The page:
China regulator seeks to prevent U.S. foreclosure of Chinese companies

A Chinese national flag flies in front of the China Securities Regulatory Commission (CSRC) building on Financial Street in Beijing, China, on July 9, 2021. REUTERS / Tingshu Wang

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HONG KONG, Nov 25 (Reuters) – Chinese authorities are working with their U.S. counterparts to prevent Chinese companies from being delisted from U.S. stock exchanges, a Chinese regulatory official said on Thursday, as a long-running dispute over trade rules continues. audit.

The US authorities are moving to expel foreign companies from US stock exchanges if their audits do not meet US standards.

The Public Companies Accounting Oversight Board (PCAOB) and US policy makers have long complained about the lack of access to audit working documents for Chinese companies listed in the US. Citing national security concerns, the Chinese authorities have been reluctant to allow foreign regulators to inspect the working papers of local accounting firms.

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“We do not believe that the exclusion of Chinese companies from the US market is a good thing either for companies, or for global investors or for Sino-US relations,” said Shen Bing, director general of the international affairs department of the China Regulatory Commission. China values. he said at a conference in Hong Kong.

“We are working very hard to resolve the audit issue with US counterparts, communication is currently fluid and open. There is a risk that these companies will be delisted, but we are working very hard to prevent that from happening,” added.

In December 2020, during the final weeks of his administration, President Donald Trump signed a law aimed at removing foreign companies from US exchanges if they failed to meet US auditing standards for three years in a row.

A map on the organization’s website showed China as the only jurisdiction denying the PCAOB “necessary access to carry out oversight.”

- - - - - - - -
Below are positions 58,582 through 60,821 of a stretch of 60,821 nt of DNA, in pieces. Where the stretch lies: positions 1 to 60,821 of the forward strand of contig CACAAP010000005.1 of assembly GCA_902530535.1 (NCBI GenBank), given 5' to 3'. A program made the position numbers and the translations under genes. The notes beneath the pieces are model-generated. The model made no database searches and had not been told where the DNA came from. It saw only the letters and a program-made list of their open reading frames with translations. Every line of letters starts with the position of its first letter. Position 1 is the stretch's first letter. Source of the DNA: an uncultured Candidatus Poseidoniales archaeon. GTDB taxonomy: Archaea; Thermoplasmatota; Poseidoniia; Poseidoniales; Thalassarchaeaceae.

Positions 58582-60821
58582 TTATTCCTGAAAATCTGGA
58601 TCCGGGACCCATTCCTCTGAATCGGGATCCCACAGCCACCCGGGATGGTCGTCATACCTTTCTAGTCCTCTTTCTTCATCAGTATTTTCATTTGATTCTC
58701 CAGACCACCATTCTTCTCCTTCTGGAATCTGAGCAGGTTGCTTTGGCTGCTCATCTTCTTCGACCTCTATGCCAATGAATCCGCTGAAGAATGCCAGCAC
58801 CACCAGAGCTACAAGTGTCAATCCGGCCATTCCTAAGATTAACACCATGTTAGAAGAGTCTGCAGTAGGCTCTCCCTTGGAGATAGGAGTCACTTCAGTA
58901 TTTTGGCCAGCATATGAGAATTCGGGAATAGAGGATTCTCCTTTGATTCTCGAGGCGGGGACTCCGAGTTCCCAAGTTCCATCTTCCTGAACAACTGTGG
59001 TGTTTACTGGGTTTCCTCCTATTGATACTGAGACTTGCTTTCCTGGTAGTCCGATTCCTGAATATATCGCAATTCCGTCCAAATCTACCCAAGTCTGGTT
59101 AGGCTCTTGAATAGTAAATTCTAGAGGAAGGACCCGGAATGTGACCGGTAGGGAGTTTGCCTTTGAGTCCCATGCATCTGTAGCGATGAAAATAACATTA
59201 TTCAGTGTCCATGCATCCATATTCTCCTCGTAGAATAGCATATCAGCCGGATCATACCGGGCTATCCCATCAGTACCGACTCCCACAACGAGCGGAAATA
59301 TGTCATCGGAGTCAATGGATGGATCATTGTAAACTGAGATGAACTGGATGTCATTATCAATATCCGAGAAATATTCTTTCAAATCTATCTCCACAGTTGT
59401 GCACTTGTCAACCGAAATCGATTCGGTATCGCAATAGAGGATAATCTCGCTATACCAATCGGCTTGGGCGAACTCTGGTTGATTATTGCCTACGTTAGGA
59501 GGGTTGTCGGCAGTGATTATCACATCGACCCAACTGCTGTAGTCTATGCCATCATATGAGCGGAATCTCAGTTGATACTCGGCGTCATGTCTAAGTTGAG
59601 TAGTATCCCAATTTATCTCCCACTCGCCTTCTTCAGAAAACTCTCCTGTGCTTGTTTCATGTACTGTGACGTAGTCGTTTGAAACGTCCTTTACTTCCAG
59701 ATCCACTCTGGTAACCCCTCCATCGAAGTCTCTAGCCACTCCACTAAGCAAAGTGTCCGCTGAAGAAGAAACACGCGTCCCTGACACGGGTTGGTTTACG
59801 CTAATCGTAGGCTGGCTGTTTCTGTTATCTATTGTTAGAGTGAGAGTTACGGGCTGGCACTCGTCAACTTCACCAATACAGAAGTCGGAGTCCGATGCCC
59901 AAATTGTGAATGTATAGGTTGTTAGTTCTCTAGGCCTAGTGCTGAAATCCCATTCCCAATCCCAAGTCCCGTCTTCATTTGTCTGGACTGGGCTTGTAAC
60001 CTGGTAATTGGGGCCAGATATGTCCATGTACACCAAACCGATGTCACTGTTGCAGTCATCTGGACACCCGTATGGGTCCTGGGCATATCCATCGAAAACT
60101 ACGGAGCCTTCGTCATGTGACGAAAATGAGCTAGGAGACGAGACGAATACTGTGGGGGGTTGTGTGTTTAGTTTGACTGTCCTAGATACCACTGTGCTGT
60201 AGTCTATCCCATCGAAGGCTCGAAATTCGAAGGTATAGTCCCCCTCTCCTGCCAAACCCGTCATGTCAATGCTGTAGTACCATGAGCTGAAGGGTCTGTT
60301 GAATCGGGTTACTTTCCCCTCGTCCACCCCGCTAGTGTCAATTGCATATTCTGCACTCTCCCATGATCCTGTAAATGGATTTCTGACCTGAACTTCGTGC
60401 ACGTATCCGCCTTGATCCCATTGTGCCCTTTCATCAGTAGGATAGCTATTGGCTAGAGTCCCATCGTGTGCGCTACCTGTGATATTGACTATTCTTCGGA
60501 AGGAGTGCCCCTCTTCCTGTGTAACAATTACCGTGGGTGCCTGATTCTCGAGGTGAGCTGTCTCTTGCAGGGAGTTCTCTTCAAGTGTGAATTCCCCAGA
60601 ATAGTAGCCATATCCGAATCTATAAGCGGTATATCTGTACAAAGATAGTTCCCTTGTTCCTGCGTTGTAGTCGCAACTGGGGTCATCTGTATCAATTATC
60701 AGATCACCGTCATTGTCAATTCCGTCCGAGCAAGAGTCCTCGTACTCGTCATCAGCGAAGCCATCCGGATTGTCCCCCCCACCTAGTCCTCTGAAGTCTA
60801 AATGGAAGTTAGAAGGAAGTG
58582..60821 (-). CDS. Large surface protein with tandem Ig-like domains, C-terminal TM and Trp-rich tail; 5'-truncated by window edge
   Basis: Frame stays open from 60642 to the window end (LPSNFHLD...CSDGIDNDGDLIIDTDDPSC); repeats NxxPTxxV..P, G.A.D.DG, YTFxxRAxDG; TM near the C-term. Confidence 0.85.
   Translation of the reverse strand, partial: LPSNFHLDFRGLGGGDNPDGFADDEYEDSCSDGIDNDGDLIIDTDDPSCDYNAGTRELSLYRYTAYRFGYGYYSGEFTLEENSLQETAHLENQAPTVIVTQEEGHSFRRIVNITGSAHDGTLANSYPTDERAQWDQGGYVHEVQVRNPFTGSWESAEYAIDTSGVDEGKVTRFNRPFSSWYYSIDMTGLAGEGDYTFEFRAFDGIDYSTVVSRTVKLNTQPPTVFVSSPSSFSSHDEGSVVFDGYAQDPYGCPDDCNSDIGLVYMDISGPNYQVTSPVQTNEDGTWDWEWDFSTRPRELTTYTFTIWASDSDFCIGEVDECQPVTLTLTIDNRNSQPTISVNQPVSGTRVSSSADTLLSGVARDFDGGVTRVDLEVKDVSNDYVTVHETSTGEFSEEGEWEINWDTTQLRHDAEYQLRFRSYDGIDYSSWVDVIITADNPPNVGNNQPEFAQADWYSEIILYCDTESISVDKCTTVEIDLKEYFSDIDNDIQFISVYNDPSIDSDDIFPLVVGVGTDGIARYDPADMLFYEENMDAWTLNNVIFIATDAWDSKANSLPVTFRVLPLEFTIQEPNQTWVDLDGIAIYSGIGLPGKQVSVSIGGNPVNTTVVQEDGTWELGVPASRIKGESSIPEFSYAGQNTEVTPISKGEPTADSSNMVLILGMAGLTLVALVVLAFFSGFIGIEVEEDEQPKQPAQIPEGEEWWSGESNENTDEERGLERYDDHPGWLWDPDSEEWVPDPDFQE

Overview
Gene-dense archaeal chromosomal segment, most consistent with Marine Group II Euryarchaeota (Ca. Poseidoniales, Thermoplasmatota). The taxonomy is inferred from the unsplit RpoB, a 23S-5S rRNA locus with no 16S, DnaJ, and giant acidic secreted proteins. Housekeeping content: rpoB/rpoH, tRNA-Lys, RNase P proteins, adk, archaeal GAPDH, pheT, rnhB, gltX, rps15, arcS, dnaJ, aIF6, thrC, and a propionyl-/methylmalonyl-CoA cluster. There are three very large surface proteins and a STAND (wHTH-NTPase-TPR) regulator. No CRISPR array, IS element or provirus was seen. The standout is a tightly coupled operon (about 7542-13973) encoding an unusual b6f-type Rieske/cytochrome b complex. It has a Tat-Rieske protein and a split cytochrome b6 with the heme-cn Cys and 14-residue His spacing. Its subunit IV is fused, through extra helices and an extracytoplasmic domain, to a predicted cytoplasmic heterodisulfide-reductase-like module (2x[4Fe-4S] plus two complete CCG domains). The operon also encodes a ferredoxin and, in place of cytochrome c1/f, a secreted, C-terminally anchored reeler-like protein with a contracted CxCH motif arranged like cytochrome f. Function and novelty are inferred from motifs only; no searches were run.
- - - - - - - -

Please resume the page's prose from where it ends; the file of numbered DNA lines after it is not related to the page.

At the same conference, Ashley Alder, executive director of the Hong Kong Securities and Futures Commission, said he feared that tensions between China and the United States could prevent a solution.

“Sometimes politics can disrupt technical solutions that are sensible and achievable, and I learn a degree of political attitude within the American establishment that doesn’t necessarily lead to a better outcome.”

Hong Kong previously faced similar problems with access to mainland China’s audit working papers, but Alder said the SFC’s relationship with the CSRC and a 2019 agreement had helped resolve them.

Hong Kong has benefited from the Sino-US dispute, as a number of US-listed Chinese companies have made secondary listings in the city in recent years, partly as a back-up in case they companies are delisted from the Nasdaq or NYSE, they say. market participants.

The Hong Kong Stock Exchange confirmed last week that it would proceed with rule changes to make it easier for Chinese companies listed abroad to make secondary listings and for companies to change a secondary listing from Hong Kong to a primary listing.

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Reporting by Scott Murcoch; Written by Alun John; Editing by Muralikumar Anantharaman and Simon Cameron-Moore

Our Standards: The Thomson Reuters Trust Principles.


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